Data was obtained from the 2014–2016 Lead Surveillance Data from the Wisconsin Department of Health Services, Division of Public Health and U.S. Census Bureau, 2012–2016 American Community Survey 5-Year Estimates.

https://doi.org/10.1371/journal.pone.0234995.g002

Linear regression results are displayed in Table 3. Among high home ownership and low poverty census tracts (isolating the effect of race/ethnicity), majority non-White census tracts had a 0.85 μg/dL (95% Confidence Interval [CI]: 0.46, 1.24; df = 6, p<0.001) higher average childhood blood lead level than majority White tracts after adjusting for census tract housing age and number of children. Further, among majority White census tracts, low home ownership and high poverty census tracts (isolating the effect of socioeconomic disadvantage), had a 0.37 μg/dL (95% CI: -0.42, 1.16; df = 6, p = 0.356) higher mean childhood blood lead level than high home ownership and low poverty tracts after adjusting for average census tract housing age and number of children. When the three exposures were assessed jointly, low home ownership, high poverty, and majority non-White census tracts had a 1.78 (95% CI: 1.44, 2.11; df = 6, p<0.0001) μg/dL higher mean childhood blood lead level than high home ownership, low poverty, and majority White census tracts, after adjusting for average census tract housing age and number of children.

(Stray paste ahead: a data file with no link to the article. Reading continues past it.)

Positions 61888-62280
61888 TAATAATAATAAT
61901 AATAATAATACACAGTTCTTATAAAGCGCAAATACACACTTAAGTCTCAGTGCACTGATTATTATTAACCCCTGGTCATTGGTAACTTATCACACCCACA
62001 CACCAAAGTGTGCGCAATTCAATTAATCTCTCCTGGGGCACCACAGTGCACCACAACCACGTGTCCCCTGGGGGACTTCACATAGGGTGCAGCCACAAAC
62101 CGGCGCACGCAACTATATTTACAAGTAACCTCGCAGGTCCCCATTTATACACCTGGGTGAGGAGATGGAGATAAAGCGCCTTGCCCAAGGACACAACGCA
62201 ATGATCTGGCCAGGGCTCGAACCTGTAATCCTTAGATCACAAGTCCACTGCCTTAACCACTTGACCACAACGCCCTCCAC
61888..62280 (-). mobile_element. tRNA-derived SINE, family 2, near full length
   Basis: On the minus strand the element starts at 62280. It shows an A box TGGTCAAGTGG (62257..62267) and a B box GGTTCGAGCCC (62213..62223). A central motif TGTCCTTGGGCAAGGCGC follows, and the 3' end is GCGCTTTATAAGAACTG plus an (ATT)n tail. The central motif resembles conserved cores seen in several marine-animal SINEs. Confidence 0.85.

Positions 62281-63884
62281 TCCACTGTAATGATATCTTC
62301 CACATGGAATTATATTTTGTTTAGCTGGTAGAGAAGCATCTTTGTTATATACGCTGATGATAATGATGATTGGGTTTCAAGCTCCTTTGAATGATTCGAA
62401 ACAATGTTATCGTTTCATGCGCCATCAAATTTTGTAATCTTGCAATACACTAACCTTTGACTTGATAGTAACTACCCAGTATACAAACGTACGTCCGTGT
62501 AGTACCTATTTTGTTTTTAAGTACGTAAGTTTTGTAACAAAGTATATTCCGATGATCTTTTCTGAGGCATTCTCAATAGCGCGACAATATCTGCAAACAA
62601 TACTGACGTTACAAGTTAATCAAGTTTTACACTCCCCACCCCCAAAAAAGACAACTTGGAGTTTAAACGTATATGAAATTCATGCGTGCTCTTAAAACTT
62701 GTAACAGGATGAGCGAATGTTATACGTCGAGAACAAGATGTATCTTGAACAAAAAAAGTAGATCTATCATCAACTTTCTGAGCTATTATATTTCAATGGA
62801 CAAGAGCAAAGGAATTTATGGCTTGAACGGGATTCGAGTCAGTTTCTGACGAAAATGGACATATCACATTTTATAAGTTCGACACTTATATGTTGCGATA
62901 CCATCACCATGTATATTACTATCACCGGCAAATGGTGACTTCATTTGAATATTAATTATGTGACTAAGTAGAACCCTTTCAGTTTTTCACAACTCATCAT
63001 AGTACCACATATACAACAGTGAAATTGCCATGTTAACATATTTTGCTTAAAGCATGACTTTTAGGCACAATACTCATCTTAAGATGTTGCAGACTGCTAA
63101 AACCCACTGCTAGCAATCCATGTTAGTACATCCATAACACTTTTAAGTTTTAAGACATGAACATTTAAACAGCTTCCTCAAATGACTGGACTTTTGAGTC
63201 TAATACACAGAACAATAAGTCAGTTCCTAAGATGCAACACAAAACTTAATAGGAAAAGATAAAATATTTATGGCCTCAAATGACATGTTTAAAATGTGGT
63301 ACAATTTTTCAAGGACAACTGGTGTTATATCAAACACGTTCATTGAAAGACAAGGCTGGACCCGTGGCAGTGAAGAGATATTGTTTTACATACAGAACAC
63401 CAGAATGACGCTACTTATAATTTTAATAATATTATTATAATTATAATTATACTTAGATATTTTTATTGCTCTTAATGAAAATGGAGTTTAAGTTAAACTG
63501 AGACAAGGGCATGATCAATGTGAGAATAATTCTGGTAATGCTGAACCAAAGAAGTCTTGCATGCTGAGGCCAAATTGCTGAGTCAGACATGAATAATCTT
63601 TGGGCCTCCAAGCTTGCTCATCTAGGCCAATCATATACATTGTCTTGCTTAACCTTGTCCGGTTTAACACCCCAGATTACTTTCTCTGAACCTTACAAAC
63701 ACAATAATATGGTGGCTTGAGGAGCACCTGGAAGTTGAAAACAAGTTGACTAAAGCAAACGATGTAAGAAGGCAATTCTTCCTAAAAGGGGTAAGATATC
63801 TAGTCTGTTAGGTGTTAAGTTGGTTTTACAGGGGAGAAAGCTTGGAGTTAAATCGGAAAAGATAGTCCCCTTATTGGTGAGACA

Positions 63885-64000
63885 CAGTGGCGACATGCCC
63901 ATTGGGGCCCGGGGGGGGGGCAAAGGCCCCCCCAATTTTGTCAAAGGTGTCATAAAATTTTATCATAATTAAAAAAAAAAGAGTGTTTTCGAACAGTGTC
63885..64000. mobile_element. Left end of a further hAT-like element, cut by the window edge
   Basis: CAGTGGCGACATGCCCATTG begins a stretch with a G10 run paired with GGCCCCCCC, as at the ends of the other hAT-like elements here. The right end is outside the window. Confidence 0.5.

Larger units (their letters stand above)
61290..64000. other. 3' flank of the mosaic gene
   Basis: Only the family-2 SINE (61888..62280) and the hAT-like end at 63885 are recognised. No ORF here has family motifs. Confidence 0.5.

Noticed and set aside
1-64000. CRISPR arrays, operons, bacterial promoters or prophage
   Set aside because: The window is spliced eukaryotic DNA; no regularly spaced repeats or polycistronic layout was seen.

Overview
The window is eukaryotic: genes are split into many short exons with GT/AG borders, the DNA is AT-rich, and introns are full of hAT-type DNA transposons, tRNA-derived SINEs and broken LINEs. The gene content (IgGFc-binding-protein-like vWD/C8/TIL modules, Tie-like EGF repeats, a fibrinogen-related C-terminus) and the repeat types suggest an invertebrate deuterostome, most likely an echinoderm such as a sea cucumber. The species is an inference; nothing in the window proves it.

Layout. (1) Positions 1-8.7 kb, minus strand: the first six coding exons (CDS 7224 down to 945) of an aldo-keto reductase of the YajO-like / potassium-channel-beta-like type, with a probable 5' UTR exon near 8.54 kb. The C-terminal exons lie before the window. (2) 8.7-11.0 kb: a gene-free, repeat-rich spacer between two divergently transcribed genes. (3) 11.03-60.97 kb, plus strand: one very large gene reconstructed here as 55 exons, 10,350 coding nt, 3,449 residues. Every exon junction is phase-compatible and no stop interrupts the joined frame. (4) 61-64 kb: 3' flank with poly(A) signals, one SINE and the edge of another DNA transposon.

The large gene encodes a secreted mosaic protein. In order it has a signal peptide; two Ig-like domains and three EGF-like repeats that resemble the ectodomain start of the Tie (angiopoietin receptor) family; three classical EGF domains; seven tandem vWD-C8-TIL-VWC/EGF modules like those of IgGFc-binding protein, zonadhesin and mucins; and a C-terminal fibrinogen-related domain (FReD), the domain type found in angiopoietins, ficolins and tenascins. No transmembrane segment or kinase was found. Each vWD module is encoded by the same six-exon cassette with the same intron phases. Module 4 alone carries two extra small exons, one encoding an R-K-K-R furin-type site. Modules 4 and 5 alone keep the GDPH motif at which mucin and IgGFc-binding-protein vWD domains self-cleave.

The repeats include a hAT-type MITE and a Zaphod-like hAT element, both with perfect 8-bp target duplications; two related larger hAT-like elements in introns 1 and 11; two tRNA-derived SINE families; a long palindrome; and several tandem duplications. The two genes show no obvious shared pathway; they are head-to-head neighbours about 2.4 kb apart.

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Table 3. Adjusted linear regression estimating association of socioeconomic disadvantage and racial ethnic composition on mean childhood blood lead level among Milwaukee County census tracts (n = 168).

https://doi.org/10.1371/journal.pone.0234995.t003

Discussion